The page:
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Opening the safety valve

"Opening the safety valve" Continued...

Issue: "Politics Post 9/11," Nov. 17, 2001

In addition to serving as a tax official, Mr. Raj heads a massive political movement in support of Dalits. In that capacity he has long worked with Christian leaders to combat discrimination and poverty visited on the lower castes. Mr. Raj wrote the foreword to a book by Christian apologist Vishal Mangalwadi (Touch Thy Neighbor: Stories and Reflections on Untouchability). In it he acknowledges India's debt to Christian missionaries for providing civic structure and education, particularly among the Dalits. But he disavowed Christianity itself, saying, "Buddhism is adequate religion to meet the requirements of my country."

At the rally, Mr. Raj was the first to convert. Head shaved, he stepped forward to receive sangha-diksha, a Buddhist initiation rite, along with his wife, two children, and several co-workers. He also announced he was changing his name to Udit Raj.

Mr. Mangalwadi told WORLD that neither he nor most church leaders felt betrayed by the Dalit leader. Mr. Mangalwadi attended the rally and planned to meet with Mr. Raj the day after his conversion. "Ram Raj had to choose between keeping his Buddhist base intact or keeping his commitment to Christian leaders. He opted to side with those who opposed Christian conversions all along," Mr. Mangalwadi said.

He warned Mr. Raj to be wary of the Hindu majority's acceptance of his conversion. "Hindus see this as a safety valve. Buddhist conversions are permitted, Christian are not," he said. Local newspapers the day after the rally, according to Mr. Mangalwadi, portrayed the conversions to Buddhism "as a cute little event, a ceremony." He said he told Mr. Raj, "Only if you become what you are not allowed to become, then it is a statement of freedom."

Dalit protest is as old as India itself. Although India's 1949 constitution and many laws enacted since attempted to free lower castes and integrate them into secular society, Hindu prohibitions have proved more durable. Public-sector quotas allow Dalits to hold jobs in government and to participate in the political process.

Like racial quotas in the United States, they have only institutionalized Dalit status. "You cannot take the benefits of being low-caste and walk away from the indignity of being low-caste at the same time," said Mr. Mangalwadi. Most Dalits today must live in separate settlements, draw water from separate pumps or wells, refrain from entering temples, and refrain from dining with the upper castes. In the streets, Dalits are made to wash and use separate tea glasses from upper-caste Hindus.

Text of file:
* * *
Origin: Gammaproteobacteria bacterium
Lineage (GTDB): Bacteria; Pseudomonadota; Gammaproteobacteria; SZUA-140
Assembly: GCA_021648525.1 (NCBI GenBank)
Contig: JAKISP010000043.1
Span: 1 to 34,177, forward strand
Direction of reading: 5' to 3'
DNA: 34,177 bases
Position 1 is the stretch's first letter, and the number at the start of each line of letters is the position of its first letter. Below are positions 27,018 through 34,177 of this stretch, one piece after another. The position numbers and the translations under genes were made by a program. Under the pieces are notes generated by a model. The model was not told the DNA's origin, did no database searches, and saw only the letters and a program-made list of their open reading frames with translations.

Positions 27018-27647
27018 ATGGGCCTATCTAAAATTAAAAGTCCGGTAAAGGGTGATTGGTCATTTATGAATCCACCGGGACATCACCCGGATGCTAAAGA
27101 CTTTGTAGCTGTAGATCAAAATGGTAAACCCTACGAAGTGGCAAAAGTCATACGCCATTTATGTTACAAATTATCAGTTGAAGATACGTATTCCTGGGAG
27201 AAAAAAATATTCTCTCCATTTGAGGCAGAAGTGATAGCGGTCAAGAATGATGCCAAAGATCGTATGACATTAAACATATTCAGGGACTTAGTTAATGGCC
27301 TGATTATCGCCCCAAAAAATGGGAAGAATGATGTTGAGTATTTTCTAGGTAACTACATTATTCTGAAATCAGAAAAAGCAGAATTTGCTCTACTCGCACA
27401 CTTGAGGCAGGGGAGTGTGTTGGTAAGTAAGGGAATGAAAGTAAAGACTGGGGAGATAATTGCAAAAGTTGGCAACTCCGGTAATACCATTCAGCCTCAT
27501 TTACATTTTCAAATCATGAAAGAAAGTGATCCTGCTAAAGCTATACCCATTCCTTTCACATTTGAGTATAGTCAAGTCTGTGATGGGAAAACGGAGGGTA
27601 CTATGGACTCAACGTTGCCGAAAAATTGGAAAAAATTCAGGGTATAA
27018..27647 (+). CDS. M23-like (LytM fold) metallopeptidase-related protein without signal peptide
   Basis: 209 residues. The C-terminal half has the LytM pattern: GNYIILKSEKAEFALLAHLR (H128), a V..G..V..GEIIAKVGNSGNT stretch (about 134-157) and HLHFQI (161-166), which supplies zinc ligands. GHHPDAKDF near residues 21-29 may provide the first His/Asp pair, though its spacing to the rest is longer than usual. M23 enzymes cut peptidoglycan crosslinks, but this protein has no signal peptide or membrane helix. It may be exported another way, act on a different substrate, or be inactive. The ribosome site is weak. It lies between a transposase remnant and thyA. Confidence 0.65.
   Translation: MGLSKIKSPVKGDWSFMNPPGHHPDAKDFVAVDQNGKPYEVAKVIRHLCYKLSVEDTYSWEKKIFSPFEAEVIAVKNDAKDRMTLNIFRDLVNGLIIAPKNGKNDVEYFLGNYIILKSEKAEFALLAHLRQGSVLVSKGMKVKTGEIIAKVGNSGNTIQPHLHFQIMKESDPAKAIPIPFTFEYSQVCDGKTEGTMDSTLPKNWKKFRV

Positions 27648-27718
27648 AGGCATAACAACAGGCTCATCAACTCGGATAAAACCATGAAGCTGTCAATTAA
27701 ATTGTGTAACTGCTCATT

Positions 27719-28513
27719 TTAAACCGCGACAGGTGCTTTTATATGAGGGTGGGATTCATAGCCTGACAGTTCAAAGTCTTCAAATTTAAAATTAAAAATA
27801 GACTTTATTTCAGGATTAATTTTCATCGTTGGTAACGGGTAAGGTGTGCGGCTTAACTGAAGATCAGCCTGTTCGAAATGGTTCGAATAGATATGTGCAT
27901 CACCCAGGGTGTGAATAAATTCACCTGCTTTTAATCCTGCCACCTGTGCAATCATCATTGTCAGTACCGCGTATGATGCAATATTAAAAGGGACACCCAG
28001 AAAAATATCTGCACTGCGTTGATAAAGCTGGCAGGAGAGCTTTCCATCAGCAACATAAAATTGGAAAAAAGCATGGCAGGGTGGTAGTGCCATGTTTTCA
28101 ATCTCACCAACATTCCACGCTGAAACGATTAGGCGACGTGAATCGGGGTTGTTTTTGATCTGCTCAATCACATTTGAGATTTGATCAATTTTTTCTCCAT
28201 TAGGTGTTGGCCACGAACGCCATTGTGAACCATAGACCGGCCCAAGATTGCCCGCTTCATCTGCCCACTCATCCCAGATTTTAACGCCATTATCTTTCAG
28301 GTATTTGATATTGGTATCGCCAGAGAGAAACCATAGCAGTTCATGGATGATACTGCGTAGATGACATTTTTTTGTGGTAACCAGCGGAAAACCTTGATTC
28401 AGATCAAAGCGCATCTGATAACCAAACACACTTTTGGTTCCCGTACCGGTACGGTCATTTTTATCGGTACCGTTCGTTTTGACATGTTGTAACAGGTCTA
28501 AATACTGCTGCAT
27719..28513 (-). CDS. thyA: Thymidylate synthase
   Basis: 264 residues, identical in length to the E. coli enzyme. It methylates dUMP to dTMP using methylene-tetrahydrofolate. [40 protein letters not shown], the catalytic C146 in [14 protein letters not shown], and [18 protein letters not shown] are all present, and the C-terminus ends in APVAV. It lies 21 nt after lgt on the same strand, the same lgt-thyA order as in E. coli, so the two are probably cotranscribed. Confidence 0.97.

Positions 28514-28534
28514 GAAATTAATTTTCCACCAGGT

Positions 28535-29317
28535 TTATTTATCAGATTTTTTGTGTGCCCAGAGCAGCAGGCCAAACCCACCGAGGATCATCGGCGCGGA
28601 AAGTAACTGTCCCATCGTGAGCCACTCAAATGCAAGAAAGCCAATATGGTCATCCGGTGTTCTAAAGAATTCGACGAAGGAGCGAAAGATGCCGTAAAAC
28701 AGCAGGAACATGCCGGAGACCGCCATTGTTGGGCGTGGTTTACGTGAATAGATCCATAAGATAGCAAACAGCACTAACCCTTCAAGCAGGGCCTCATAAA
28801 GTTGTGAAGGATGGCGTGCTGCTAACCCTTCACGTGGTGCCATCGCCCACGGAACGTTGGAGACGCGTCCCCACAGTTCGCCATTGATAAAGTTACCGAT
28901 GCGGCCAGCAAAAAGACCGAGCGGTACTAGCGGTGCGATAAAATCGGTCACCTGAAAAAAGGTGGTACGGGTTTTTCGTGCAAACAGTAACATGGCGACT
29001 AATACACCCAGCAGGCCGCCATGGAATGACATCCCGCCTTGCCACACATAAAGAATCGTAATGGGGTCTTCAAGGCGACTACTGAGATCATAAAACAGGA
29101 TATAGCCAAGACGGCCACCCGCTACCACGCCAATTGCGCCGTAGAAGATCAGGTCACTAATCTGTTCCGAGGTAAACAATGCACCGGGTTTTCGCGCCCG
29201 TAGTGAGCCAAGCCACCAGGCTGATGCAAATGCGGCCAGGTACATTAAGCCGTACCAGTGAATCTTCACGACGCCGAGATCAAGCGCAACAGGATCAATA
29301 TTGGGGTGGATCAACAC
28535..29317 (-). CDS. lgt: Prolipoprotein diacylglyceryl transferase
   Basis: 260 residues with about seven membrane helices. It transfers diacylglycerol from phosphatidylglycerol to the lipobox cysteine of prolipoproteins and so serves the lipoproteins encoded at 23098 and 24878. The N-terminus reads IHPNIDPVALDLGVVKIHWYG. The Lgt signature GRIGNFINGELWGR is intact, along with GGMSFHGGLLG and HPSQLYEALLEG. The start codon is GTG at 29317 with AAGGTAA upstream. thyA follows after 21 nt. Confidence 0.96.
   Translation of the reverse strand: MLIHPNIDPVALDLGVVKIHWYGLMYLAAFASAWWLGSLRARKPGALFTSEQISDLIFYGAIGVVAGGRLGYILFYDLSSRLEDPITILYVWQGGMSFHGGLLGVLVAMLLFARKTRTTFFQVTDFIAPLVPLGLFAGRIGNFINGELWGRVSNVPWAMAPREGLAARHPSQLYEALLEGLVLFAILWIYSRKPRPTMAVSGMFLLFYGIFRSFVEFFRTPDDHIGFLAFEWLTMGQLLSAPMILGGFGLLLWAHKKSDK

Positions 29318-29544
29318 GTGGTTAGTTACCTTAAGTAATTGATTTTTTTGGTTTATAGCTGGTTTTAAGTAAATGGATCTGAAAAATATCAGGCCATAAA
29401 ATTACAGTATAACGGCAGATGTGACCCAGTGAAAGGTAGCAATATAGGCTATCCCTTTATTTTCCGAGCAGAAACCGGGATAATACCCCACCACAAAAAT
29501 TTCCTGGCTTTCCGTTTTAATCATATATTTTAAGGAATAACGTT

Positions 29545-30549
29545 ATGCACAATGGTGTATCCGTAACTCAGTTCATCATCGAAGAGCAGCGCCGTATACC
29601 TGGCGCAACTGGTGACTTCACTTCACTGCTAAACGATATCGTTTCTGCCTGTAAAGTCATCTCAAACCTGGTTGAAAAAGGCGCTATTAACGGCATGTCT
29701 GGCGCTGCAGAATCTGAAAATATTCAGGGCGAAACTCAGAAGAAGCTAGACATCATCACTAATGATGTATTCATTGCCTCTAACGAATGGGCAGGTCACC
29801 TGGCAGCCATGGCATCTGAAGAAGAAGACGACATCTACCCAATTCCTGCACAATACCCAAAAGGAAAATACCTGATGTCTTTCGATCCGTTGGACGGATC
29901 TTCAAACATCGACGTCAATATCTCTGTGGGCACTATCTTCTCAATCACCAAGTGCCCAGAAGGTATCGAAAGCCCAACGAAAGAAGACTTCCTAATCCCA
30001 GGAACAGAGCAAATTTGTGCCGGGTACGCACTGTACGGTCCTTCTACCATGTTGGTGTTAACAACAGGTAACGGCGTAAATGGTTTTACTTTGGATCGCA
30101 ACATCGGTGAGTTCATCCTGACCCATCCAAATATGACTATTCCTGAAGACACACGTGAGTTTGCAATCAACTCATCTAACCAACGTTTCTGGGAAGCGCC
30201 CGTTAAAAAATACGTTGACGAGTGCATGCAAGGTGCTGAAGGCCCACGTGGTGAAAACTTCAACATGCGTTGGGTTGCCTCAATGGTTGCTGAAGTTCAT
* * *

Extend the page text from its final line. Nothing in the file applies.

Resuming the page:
Social reformers popularized the term "dalit"-from a Sanskrit word meaning to split or crack open-for untouchables in the 19th century. Bhimrao Ambedkar applied the term to a political movement to enfranchise the lower castes after India gained independence from Britain in 1947. He borrowed the concept of conversion from Christian missionaries because he saw a radical departure from Hinduism as a powerful tool to overthrow the old social order.

With conversion, then as now, came sacrifice: leaving Hinduism means losing face, as well as family and career ties in most cases. Ironically, Buddhism attracted Mr. Ambedkar as an alternative because Christians from upper castes "closed the door on him," according to Joseph D'Souza, president of the All India Christian Council.

With the conversion movement reincarnated under Mr. Raj, the equation should be different, Mr. D'Souza believes. Christians, like Dalits, have in recent years come under increasing persecution from the Hindu majority, "so it is a natural alliance."

Even so, Mr. D'Souza, who spoke at the Nov. 4 rally, said beforehand he would not consent to baptize Dalits who might profess conversion to Christianity until they could be received into Christian communities and receive biblical teaching: "We must not make it look like this will happen in one day."

Mr. D'Souza expected converts on Nov. 4 but told WORLD before the event that his group's approach to the Dalits would remain the same, no matter how the numbers fell. "If they become Christians or not we will love them. We have taken all the care to make sure that our motive is Christ-like love, working toward giving them dignity as a human being."

To that end, 500 Christian volunteers moved among the untouchables, serving them refreshments even as they took Buddhist vows. The volunteers arrived at 5 a.m. to prepare hot tea. Later in the day they handed out over 8,000 lunches, along the way making conversation and arranging future visits with some.

Mr. Mangalwadi said that was one of several reasons for the Christian presence. "It was sad to see people bowing before Buddha and calling him lord," he said, "but I felt we needed to press the confrontation. There is no religious freedom in India. This event let the government make the statement with their police action, and with the national media watching."

Mindy Belz
Mindy Belz

Mindy travels to the far corners of the globe as the editor of WORLD and lives with her family in the mountains of western North Carolina. Follow Mindy on Twitter @mcbelz.

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